As expected, some Dems are using the new EPA rules curbing carbon emissions from existing power plants to achieve maximum distance from Obummer, particularly in red states.
But here’s one top tier Senate race where this is not happening. In Michigan, the Democratic candidate is embracing the general goal of the new EPA rules as crucial for addressing global warming — and using them to draw a contrast with his Republican opponent as anti-science.
Dem Rep. Gary Peters is running against Republican Terri Lynn Land, and he has already signaled that he will use climate change as an issue against her, suggesting it could actually matter in this race, for a host of reasons specific to the state.
Now Peters is generally embracing the goal of the new EPA rules — though he has real concerns about how they will impact Michigan — and notably, he’s not backing down from plans to use climate change against Land. He’s hitting his opponent — who has attacked the new rules as an assault on coal and jobs — on her refusal to say whether human activity is the cause of global warming. In a statement sent my way, Peters says:
It’s unacceptable that my opponent is more worried about ensuring the two out of state billionaires who are bankrolling her campaign get new tax breaks than about Michigan’s economy, our Great Lakes, and our agricultural producers. Terri Lynn Land refuses to acknowledge that climate change exists, so she cannot be part of crafting a responsible, common-sense solution, which can help create jobs.
Peters does also say he has concerns about the new EPA rules, but is unequivocal for the need for this type of ambitious governmental action to curb carbon emissions:
We must take action to address climate change, but we must do so in a way that works for Michigan families, manufacturers, and our emerging clean energy sector. The setting of achievable and affordable carbon reduction goals is an essential and important first step in that process.
However, I am concerned that the proposed draft EPA rules impose a more stringent standard on Michigan than surrounding Midwestern states. The rule needs to include a mid-term review process to ensure timelines are realistic and recognize that progress may be linear. I believe that a process similar to what was adopted to increase motor vehicle fuel efficiency standards should be included in the EPA rule. I will work with the Governor, the delegation, and Michigan energy stakeholders and businesses to ensure we do this right while ensuring sustainable and reliable energy at predictable prices.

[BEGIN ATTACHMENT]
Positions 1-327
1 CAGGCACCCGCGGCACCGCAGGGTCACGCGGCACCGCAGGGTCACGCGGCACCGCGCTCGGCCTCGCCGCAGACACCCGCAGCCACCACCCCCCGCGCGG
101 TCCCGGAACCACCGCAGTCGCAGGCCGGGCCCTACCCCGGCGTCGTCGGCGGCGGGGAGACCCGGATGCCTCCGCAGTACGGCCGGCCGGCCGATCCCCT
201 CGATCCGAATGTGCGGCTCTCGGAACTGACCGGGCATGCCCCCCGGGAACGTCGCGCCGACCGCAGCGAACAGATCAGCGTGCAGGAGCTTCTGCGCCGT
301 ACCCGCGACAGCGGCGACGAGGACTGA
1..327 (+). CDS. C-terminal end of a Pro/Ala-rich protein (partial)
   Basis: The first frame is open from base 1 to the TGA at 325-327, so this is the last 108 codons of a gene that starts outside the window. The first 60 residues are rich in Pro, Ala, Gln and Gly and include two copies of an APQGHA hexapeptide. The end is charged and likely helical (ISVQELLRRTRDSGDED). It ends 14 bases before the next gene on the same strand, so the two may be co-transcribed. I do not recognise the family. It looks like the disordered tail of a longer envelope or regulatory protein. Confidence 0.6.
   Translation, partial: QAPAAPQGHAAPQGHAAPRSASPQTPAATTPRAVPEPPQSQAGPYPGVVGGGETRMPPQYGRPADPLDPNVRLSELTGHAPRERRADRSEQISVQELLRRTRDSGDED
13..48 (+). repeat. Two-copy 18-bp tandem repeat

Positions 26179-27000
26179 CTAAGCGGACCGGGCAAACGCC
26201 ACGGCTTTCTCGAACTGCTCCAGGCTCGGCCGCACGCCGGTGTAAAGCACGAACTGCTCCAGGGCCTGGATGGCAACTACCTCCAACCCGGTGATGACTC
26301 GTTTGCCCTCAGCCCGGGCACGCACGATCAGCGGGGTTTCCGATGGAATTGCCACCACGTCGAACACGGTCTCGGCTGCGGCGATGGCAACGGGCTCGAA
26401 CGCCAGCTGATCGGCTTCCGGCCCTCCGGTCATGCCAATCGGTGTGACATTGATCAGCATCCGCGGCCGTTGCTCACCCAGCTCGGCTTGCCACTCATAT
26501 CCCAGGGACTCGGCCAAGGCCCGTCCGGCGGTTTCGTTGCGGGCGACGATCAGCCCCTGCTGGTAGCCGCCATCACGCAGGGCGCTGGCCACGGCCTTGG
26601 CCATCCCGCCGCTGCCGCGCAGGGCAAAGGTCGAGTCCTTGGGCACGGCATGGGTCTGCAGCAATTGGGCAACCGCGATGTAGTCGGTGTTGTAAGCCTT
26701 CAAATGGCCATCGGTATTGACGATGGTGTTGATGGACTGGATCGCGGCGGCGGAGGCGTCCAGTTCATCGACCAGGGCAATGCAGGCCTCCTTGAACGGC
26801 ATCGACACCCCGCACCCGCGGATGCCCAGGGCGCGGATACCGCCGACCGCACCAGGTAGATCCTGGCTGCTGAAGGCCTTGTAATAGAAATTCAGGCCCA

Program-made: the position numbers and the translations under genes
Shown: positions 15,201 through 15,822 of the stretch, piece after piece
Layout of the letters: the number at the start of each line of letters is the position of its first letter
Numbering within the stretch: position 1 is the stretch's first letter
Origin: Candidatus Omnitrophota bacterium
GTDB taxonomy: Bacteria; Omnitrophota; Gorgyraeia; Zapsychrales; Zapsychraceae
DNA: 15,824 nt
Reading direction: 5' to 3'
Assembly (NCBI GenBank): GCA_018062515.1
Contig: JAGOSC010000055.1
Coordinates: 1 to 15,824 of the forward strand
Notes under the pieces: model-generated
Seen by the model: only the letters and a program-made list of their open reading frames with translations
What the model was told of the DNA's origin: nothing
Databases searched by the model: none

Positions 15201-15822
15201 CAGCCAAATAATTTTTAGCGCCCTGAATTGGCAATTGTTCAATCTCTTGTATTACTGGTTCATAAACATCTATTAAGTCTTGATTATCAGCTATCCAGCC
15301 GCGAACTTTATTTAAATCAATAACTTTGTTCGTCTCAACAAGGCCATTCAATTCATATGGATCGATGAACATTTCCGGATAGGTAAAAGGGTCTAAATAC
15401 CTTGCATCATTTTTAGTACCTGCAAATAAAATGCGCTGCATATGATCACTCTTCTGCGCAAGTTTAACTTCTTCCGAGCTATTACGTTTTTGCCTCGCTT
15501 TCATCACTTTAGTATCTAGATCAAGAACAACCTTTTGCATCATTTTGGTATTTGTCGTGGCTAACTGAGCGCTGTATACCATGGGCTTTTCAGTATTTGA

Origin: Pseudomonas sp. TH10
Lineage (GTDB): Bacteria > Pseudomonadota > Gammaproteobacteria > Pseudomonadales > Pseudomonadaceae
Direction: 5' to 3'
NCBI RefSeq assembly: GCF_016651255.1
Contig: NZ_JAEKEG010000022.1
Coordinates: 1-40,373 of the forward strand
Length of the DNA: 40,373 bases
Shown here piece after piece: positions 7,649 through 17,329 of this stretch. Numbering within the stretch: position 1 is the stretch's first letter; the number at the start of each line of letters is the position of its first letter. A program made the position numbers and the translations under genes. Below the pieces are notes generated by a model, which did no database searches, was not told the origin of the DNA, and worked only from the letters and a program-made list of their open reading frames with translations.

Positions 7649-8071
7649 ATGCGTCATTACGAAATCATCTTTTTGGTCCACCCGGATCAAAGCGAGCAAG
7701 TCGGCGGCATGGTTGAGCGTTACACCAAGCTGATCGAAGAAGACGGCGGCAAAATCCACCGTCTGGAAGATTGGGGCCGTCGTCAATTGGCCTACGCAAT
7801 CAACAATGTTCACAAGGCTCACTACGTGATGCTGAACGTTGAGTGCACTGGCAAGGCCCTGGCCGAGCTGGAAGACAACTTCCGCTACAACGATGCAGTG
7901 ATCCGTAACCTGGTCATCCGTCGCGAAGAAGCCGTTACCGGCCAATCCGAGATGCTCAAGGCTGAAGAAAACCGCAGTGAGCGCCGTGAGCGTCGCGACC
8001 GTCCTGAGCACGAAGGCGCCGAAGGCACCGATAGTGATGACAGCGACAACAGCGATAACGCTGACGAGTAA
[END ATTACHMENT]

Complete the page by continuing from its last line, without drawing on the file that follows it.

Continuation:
And so, Peters wants changes to the EPA rules — that’s what the year-long public comment period is for — but stands behind the goal of setting carbon goals to fight climate change, which he sees as an urgent problem. By contrast, Land casts the EPA rules in apocalyptic “war on coal” terms. In her response to the rules, Land accused Obama of an “enormous regulatory attack on coal,” and called on Peters to “oppose these regulations instead of selling out Michigan jobs for his radical environmental agenda.” Meanwhile, in a previous statement the Land campaign declined to say clearly whether she believes human activity is the leading cause of climate change.
This fundamental contrast is not nearly as visible in other races. In Kentucky, for instance, Alison Lundergan Grimes is employing “war on coal” rhetoric that is similar to that of her opponent, though in fairness, she has acknowledged that “climate change is real and that humans are partly responsible.”
Obviously it’s politically far more difficult for a Dem to embrace climate action in places like Kentucky than it is in Michigan. But in a way, that’s the point. Regional differences are allowing Peters to set what he sees as a kind of template for how Midwestern Dems can handle the issue — call for state-specific changes to the rules, while generally embracing the goal of curbing carbon emissions and using the issue to corner opponents as hostile to science and ideologically incapable of basic cooperative problem-solving.
As Brian Beutler writes today, in red states, it’s easier for Republicans to obscure the link between the climate skepticism imposed on the party by the right, and their opposition to policy action on global warming, because Dems are in too weak a political position to call them out on it. But more broadly, as Beutler also notes, “reducing emissions is broadly popular,” and “reactionary anti-science is not.” We may soon see this on display in the Michigan Senate race.